CONTENTS 4 Poetry by Jane Frank who’s chapbook Milky Way of Words was published by Ginninderra Press in 2016, and Flotsam – a collaborative work with Scottish poet Hugh McMillan – is forthcoming this year. Her poems have recently appeared in Poetry Salzburg Review, London Grip, morphrog, Popshot, foam:e and Pressure Gauge. She teaches in Humanities at Griffith University in south east Queensland, Australia. 7 Poetry by Conor Doonan who started writing poetry relatively late. His ambition is to keep on developing as a poet and publish a first collection. 10 Poetry by Elaine Reardon who is a poet, herbalist, and educator. Her chapbook, The Heart is a Nursery For Hope, published in 2016, won first honours from Flutter Press. Journals that Elaine’s poetry hasbeen published include Three Drops from a Cauldron journals and anthologies, MA Poet of the Moment, and The Paddock Review .She’s recently been heard at Brattleboro VT Literary Festival, and Great Falls Spoken Word Festival. 11 Extract from Eamon Somer's Dolly Considine's Hotel, a completed novel looking for a home. Eamon Somers was born and grew up in Dublin. He moved to London in 1986, where he continues to work in the charity housing sector. Nowadays he divides his time between both cities. Eamon has been writing for many years, and his stories have been short-listed in The Irish Post annual prize, The London Writing Competition, and Slough Literary Festival. His story Spring in the Country won the Carmarthen short story competition sponsored by BBC Wales. Other stories have been published in Chroma, Tees Valley Writer, and ABC Tales. The Journal of Truth and Consequence (in the US) published Fear of Landing, and nominated it for inclusion the Pushcart
Prize anthology. Nataí Bocht was included in a collection entitled Quare Fellas published by Basement Press (an imprint of Attic Press) in Ireland. This story formed the basis of his novel Foolish Dream. Foolish Dream received an honourable mention in a first novel competition in the US. Eamon is a graduate of the certificate in creative writing at Birckbeck College London - the forerunner of the current MA. He has attended many courses including the Stinging Fly and the Carlo Gébler (both week long) writing courses at the Irish Writers Centre in Dublin. He has read publicly many times, including several appearances at the Irish Writers Centre monthly Open Mic event. 13 Lucía Orellana Damacela is the author of two chapbooks: Life Lines, which won The Bitchin' Kitsch Chapbook Competition (The Talbot-Heindl Experience, 2018), and Sea of Rocks, forthcoming. Her poetry and prose have been published in both English and Spanish in more than twelve countries, in venues such as Sharkpack Annual, Always Crashing, Cha, Frontera, Into the Void, Orbis, Here Comes Everyone, and Bunbury. Lucía blogs at notesfromlucia.wordpress.com and tweets as @lucyda. 17 Poetry by Oscar Nugent who first discovered his interest in poetry from a priest and English teacher at the school he attended in Dublin City. This grew into a passion as he began writing his own, first drawing inspiration from Seamus Heaney in particular, and later from the Beat movement. Believing that the right words in the right order can become much greater than the some of their parts, he enjoys using verse to verbalise his dreams and anxieties, finding truth in the phrase "The end of art is peace".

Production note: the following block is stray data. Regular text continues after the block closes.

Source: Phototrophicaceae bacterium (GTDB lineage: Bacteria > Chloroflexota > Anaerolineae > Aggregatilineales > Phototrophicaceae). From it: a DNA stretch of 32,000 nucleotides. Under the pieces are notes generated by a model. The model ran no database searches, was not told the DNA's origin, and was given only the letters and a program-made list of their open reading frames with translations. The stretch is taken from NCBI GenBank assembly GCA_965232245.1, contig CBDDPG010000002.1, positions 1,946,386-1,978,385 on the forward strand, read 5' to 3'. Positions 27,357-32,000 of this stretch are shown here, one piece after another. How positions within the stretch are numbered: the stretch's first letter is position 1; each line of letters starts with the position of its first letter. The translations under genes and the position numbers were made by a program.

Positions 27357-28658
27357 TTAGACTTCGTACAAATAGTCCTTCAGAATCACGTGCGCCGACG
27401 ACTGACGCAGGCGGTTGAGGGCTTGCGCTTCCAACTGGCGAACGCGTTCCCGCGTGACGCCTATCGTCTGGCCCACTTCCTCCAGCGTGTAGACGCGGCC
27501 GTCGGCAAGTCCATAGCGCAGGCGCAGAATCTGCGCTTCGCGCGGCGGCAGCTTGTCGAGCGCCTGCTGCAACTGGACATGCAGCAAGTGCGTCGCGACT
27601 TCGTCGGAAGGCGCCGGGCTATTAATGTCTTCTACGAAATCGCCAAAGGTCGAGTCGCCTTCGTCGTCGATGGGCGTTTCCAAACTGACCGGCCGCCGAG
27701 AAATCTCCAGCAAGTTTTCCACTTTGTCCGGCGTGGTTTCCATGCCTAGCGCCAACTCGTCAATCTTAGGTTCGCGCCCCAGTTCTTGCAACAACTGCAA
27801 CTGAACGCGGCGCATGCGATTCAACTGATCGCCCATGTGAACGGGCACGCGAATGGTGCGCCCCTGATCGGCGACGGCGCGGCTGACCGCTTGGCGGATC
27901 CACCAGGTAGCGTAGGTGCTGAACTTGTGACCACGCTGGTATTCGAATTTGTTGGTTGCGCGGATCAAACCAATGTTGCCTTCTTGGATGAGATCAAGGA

19 Poetry by Jim Crickard who is a poet from Kerry living in Cork. He regularly attends O’Bheal, a popular Cork Open-Mic night and has been included in two of their anthologies. He was invited to read poetry in November 2017 at Cork’s Winter Warmer festival during the closedmic set for emerging poets. His poetry was also published in Contemporary Poetry 2 an Indian Publication by Dr. Pradeep Chawal and Dr. Deepak Chawal. He has earned a BA in English and Philosophy in UCC and an MA in Gender, Sexuality and Culture in UCD. Themes and styles vary in his poetry from humorous, ironic, emotional, personal and playfully superficial.